Perspectives - January/February 2014 - (Page 38)

agency resources Insidious Factors In Elder Mortality HANK GEORGE, FALU, CLU, FLMI W hen we think about geriatric mortality, our attention runs to such things as burden of disease, build, blood pressure, cognitive status, objective evidence of frailty, and so on. There are also a number of insidious risk factors that are typically overlooked by underwriters even though they can often be directly or indirectly accounted for in the risk assessment process. "The size of an individual's social network is inversely related to mortality..." Nielsen, Mard, et al Clinical Epidemiology 2(2010):91 Established markers for inadequate socialization include social isolation, loneliness, and living alone. Social Isolation Social isolation encompasses being unmarried/not cohabitating, having little interaction with friends/ relatives, and not being a member of a religious or social group. Studies have shown that the mortality risk in social isolation equates to that linked to smoking cigarettes twelve months after a heart attack and imparts a 3-fold increased likelihood of a coronary event. It also substantially hikes the risks of major depression and suicide. Researchers have found that social isolation confers up to a four times greater all-cause mortality risk as compared to those with "... more ties to friends, relatives, and the community." Loneliness The three most common causes of loneliness in elders are spouse death, illness, and lack of friends. Lonely individuals are predisposed to a range of conventional risk considerations including accelerated cognitive decline, ADL and mobility limitations, and a higher probability of fair/poor self-rated health. 38 perspectives JANUARY/FEBRUARY 2013 The mortality risk attributable to loneliness is increased as much as 2-fold. Living Alone Anyone my age (I turned 67 in July) does not have to be told about the disadvantages of living alone... especially if their cooking skills are limited to frozen pizza! In addition to a markedly greater risk of developing clinical depression, this unnatural state correlates with underweight, poor nutrition, heavy drinking, daily pain medication use plus higher prevalences of COPD and heart failure. At age 80 and older, the highest suicide risk clusters among males living alone. They also experience greatly increased post-MI mortality. Long-Term Caregiving Until one has provided extended caregiving to a chronically ill family member-or witnessed its effects wear down someone else- it is difficult to appreciate how this debilitating task can culminate in 65% increased mortality. The first clues to caregiver distress, often written off as predictable consequences, are typically anxiety and depression symptoms. In due course, these self-sacrificing individuals run heightened risks of alcohol abuse, unintended weight loss, multiple medical disorders and, perhaps most alarmingly, they put off seeking medical help for their own symptoms. Increased rates of hypertension, cardiac disease, and diabetes are all well documented in elders caring for a spouse with Alzheimer disease. There is another aspect here that also merits mention. In fact, it is a major risk assessment red flag! In one study, the odds of incipient dementia, disability and poorer general health were all substantially increased in those who were accompanied by a companion; that is, if that companion was present in the room where the patient was seen by a physician. Grief and Bereavement The loss of a loved one-most notably a spouse/significant other or child-leads to a variable interval of grieving. By convention, psychiatrists distinguish between normal bereavement and "complicated grief." The latter occurs in 10-20% and is characterized by persistent intense longing for the decedent, anger over the loved one's demise, and a pernicious preoccupation with the person who passed on. Complicated grief results in a chronic pattern of undesirable consequences including avoidant behavior, severe loneliness, anhedonia (lack of pleasure from previously joyous undertakings) and chronic depression. Smokers will escalate their consumption, ex-smokers are prone to restart the habit, and those who use alcohol are apt to increase their daily intake. The incidence of suicidal ideation exceeds 50% and at least one in five victims of prolonged complicated grief makes a suicide attempt. The highest risk is in those with depression, lack of social support, or where the loss has triggered posttraumatic stress disorder (PTSD). The high-risk interval for excess mortality is within six months of the onset of complicated grief.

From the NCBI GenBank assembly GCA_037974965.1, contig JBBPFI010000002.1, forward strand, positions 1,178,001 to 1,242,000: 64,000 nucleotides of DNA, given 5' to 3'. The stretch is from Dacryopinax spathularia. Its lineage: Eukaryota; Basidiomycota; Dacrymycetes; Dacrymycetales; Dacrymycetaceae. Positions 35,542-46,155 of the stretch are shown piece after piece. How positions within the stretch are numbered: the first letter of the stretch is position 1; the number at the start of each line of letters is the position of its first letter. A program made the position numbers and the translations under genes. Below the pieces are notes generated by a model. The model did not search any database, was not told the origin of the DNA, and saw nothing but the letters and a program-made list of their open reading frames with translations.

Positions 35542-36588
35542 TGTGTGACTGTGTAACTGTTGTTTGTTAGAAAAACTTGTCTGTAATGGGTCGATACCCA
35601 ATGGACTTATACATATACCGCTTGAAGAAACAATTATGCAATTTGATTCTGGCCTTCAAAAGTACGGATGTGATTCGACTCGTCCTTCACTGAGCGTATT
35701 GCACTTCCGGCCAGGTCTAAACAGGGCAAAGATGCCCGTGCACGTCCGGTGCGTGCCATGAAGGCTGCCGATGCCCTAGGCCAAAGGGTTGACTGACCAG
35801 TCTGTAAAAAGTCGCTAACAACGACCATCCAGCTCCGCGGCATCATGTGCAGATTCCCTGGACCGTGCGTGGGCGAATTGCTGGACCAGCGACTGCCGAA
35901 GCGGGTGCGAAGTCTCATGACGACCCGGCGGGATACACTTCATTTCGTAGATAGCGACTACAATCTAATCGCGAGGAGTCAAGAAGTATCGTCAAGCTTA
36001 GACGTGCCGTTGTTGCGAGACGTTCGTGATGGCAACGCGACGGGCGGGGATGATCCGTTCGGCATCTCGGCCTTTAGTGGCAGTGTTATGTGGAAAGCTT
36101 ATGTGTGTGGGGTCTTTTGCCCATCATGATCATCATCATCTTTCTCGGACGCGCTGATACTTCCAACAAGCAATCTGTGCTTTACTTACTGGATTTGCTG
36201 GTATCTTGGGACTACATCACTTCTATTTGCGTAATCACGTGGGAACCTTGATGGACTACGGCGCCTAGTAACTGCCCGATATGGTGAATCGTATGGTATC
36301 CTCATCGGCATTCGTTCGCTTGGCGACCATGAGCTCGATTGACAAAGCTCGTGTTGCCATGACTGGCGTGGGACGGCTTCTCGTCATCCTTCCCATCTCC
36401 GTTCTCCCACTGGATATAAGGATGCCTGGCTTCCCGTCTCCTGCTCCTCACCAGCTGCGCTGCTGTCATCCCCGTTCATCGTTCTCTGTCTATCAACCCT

Table of Contents for the Digital Edition of Perspectives - January/February 2014

NAILBA Perspectives - January/February 2014
Chairman’s Corner
CEO Insights What’s New at NAILBA?
The New HIPAA Information Requirements
NAILBA 32 Highlights
Reading Ahead
In Vogue: Life, LTC & Annuity Product Trends
NAILBA Charitable Foundation What a Great Year it Was!
Member Profiles
Agency Successor Networking Group
The Power of LIFE Behind You
Agency Resources
Legislative Update
Index of Advertisers
Calendar of Events

Perspectives - January/February 2014